Banks pull support from Mexican food chain after marriage breakup leads to injunction.

The future of a popular Mexican burrito chain - and the jobs of 100 workers - is in serious doubt as a result of a bitter family feud involving property developer Andrew Krukziener.

Australian businessman Jeff Moss opened the first Original California Burrito Company store in Auckland in 2011.

The business, which recently expanded to Hamilton and Australia, grew into a 12-store chain.

But all the stores - with the exception of two outlets owned by franchisees in Manukau and Ellerslie, as well as two sites in Australia - have been shut down and creditors are owed more than $500,000, according to Mr Moss.


He said yesterday that things turned sour in May when he separated from his wife, Lisa Krukziener, the property developer's sister.

She and Andrew Krukziener took out an urgent court injunction against Food Retail Group, the firm that owns the burrito chain's intellectual property, outlets and franchise system, Mr Moss said.

"Unfortunately, as a result [of the injunction], the banks withdrew support and the business has now collapsed.

"It's backfired dreadfully, not just for them [the Krukzieners] but for the 100 people who've lost their jobs and the franchisees who are now in disarray."

Mr Krukziener did not return calls yesterday.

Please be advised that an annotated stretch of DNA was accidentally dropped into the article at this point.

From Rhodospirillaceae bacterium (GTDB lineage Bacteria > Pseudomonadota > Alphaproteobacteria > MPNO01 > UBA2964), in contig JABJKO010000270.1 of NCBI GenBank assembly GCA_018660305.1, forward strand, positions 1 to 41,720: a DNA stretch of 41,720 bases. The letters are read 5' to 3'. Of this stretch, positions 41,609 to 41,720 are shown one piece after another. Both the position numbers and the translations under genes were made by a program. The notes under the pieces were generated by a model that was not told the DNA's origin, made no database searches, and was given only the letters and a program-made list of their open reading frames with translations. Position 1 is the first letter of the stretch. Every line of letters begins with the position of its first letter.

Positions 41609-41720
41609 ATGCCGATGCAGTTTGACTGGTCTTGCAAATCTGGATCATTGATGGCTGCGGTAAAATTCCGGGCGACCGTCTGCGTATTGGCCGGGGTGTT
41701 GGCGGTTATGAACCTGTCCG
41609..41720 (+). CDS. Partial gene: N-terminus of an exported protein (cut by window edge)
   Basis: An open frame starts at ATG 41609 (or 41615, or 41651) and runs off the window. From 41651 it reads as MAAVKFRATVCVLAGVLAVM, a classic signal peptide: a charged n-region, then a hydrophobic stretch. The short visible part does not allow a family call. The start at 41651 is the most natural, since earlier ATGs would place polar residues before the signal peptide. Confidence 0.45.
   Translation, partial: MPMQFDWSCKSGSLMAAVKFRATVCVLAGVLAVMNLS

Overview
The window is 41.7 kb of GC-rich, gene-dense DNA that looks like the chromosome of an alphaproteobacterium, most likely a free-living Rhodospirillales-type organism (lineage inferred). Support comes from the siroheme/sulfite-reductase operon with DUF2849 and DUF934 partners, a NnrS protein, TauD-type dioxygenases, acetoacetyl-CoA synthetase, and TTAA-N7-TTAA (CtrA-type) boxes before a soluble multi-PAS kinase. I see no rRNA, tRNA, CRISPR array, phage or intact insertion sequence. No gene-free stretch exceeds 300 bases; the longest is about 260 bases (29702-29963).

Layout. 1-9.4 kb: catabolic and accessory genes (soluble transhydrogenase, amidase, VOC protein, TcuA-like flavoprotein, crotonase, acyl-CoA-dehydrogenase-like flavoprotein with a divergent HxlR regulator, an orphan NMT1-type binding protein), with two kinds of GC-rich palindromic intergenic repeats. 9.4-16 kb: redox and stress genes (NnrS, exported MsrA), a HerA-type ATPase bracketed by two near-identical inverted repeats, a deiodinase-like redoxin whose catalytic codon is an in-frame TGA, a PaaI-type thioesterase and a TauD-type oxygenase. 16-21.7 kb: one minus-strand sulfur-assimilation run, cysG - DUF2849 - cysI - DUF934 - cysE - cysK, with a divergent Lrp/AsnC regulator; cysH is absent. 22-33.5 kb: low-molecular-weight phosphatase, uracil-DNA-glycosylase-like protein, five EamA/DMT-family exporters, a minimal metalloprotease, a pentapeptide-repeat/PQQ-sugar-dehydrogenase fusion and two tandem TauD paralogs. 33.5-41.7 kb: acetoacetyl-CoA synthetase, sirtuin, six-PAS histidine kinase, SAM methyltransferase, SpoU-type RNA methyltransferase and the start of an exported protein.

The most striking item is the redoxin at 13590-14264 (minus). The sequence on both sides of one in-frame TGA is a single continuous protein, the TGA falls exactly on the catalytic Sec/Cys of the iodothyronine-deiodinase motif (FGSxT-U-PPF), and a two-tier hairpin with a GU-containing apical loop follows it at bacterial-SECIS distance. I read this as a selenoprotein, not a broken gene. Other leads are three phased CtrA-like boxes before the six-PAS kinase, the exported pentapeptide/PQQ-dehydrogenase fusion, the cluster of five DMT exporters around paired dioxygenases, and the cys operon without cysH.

Mr Moss said the injunction was a "knee-jerk reaction" to protect the burrito firm's assets following the separation.

"There's a whole lot of complicated issues going on in the background," said Mr Moss, who has been involved in property transactions with Mr Krukziener.

The High Court last month ordered Mr Moss - who fought a custody battle with Ms Krukziener after she took their two children to the United States following the separation - to pay a $2.45 million debt to property finance firm Spinnaker Capital.


The debt stemmed from a loan Mr Moss guaranteed to the Peacock Street Trust, which owns prime waterfront property in Glendowie that Mr Krukziener once had grand plans to develop.

Peacock Street Trust was previously owned by Mr Krukziener, but its sole director and shareholder is now Gitta Saidi, his wife.

Mr Moss claimed he had received several "firm offers" from people who wanted to buy the burrito business.

"These are offers that, if nothing else, would at least see creditors get their money back."

A notice posted on the door of the Newmarket store, written by the landlord, said the lease had been terminated and Mr Moss would be "pursued for all damages".

Mr Moss said the debt to Spinnaker Capital had been "resolved" and he was returning to New Zealand from Sydney yesterday.

The Original California Burrito Company:


K Rd, Victoria St, Queen St, Commerce St, Albany, Newmarket, Eden Park (open during games), Hamilton.

Still trading: Ellerslie and Manukau, plus two stores in Australia.

Creditors owed: More than $500,000.